The beginning of Goethe’s illness was allegedly a catarrhal fever he had come down with in the theater on 1 January at the performance of Haydn’s Creation, and which gradually turned into swollen St. Antony’s Fire [Germ. Rose: “Rose signifies also, the erysipelas . . . a superficial, an inflammatory Tumour that extends easily over the Skin and is attended with a sharp Burning or Heat”; The New and Complete Dictionary of the German and English Languages composed chiefly after the German Dictionaries of Mr. Adelung and of mr. Schwan, ed. John Ebers, vol. 2: H–R (Leipzig 1798), s.v. Rose] with fever and cramped coughing.

It worsened so quickly that on 5 and 6 January he could not even remain in bed lest he suffocate. He would not agree to be bled, which Huschke, his physician, deemed necessary.

On 7 January his left eye was threatened by the swelling and pus discharge; the swelling also spread to all the glands in his head and neck. Stark came that afternoon.


An extremely strong bloodletting followed by an extremely stimulating foot bath were administered on his orders, and these two procedures saved him.


During this night and the next morning he no could longer recognize anyone; his right eye, which was always his good one, was now also affected; through this eye he saw the veins of his eye on the wall in red, just as indeed everything seemed reddish to him.

During the night after the bloodletting and foot bath, a tumescence like that of the fish-handler’s disease [erysipelas] appeared on his foot, and the one on his face gradually went down. There a kind of brownness appeared, which was also dangerous. Stark, with whom we spoke the first day ourselves, thought he was mortally ill and feared a stroke, since his head, brain, and breast were so severely affected.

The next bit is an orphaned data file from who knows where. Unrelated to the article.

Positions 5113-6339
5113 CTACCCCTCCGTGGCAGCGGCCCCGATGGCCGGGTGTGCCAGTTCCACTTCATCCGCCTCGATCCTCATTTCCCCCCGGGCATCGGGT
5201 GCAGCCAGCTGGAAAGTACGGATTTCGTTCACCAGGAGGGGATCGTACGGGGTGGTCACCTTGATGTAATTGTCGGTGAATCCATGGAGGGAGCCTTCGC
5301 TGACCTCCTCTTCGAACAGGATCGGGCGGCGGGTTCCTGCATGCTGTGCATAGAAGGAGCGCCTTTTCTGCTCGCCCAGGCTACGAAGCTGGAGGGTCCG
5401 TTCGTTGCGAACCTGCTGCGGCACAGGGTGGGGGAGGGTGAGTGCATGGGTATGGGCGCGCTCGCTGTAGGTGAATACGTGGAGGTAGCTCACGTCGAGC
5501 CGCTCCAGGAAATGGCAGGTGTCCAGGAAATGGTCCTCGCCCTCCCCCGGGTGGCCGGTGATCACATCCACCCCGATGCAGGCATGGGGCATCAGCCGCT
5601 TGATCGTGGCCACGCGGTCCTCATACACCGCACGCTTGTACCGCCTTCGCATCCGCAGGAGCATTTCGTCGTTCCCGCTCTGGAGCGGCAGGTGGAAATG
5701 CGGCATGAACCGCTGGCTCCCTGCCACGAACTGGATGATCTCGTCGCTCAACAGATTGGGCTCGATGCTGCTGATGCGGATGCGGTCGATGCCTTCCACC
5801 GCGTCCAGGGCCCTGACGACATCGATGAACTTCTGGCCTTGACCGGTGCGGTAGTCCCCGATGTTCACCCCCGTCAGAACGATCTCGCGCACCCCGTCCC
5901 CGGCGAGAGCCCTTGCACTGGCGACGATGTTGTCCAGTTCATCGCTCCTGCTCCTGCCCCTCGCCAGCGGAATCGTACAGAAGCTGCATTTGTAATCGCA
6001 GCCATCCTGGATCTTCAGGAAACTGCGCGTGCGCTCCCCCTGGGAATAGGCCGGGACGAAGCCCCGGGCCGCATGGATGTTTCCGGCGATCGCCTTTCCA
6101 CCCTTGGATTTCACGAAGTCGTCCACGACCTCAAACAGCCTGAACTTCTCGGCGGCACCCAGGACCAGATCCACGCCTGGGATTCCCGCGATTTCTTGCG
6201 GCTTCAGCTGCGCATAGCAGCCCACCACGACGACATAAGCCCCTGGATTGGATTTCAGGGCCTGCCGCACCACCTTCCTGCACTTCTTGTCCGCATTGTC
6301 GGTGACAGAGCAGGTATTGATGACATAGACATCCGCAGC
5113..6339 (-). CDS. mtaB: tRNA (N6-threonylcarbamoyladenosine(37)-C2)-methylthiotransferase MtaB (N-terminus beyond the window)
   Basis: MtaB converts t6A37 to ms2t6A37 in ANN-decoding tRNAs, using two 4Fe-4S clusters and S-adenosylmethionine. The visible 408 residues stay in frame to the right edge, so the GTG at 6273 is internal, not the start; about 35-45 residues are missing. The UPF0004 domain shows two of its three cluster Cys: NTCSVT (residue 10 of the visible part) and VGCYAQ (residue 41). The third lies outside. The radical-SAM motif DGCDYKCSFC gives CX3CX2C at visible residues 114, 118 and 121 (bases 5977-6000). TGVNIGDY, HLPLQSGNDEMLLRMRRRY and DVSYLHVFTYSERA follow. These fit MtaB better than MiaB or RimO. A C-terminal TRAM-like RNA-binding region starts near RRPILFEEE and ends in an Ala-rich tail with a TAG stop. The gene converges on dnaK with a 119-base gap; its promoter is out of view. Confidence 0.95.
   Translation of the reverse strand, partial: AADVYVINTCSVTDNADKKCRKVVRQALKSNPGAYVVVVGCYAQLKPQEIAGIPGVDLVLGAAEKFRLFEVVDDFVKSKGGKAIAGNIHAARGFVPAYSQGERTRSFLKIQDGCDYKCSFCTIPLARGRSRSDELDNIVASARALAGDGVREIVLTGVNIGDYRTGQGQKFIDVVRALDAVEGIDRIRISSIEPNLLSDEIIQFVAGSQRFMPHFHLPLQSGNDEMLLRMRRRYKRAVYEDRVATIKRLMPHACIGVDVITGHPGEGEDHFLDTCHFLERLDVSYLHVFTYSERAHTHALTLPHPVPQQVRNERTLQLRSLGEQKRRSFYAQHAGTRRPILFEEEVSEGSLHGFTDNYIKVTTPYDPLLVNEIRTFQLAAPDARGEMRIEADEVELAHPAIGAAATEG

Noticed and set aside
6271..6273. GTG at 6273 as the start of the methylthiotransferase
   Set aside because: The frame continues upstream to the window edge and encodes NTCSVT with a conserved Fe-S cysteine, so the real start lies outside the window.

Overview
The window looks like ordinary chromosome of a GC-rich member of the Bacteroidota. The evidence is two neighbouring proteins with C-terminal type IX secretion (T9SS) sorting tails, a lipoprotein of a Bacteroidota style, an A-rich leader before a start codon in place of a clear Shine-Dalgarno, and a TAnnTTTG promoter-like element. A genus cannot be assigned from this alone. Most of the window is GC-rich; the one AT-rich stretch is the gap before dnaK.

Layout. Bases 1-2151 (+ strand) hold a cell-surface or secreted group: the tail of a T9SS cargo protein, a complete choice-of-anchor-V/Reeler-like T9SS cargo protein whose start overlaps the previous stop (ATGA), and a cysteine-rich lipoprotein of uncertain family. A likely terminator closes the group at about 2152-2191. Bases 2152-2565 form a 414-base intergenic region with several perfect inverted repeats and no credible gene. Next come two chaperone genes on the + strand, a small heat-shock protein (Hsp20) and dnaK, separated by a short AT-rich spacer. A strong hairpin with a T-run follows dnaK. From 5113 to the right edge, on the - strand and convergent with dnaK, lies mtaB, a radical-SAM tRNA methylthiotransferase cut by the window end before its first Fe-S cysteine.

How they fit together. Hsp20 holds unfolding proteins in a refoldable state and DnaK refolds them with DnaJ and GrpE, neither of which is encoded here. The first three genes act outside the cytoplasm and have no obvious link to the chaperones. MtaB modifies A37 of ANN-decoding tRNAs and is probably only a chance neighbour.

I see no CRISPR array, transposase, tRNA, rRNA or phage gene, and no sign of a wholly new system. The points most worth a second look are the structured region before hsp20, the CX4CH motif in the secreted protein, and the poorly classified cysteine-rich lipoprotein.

Steffens, who was extraordinarily busy with work at the time and had not been aware of Goethe’s condition, writes to Schelling on 13 February 1801 (Plitt 1:325–26; Fuhrmans 2:309):

I just heard some horrible news. People here are saying that Goethe is allegedly mortally ill. For God’s sake — can such possibly be true? — I shudder even to think such a thing. My dear friend! — you must let me know quickly, even if in but a few lines.

See Nicholas Boyle’s description of the course of Goethe’s particular case in Goethe: The Poet and the Age, vol. 2, Revolution and Renunciation, 1790 –1803 (Oxford 2000), 695–96. Back.

[2] It may be recalled that Madam Hufeland was Luise Wiedemann’s sister-in-law. Back.

[3] I.e., to Weimar. Since Goethe was apparently out of danger by 15 January, the reference seems to be to Sunday, 11 January 1801 (Post Karte Durch ganz Deutschland, ed. J. Walch [Augsburg 1795]; illustration of Goethe’s Weimar house on an early postcard: “Vor dem Goethehaus zu Weimars klassischer Zeit”; photograph of Goethe’s sleeping chamber from Franz Neubert, Goethe und sein Kreis, 2nd ed. [Leipzig 1922], 184):





[4] See Caroline’s letter to Goethe on 26 November 1800 (letter 276). Back.

Translation © 2014 Doug Stott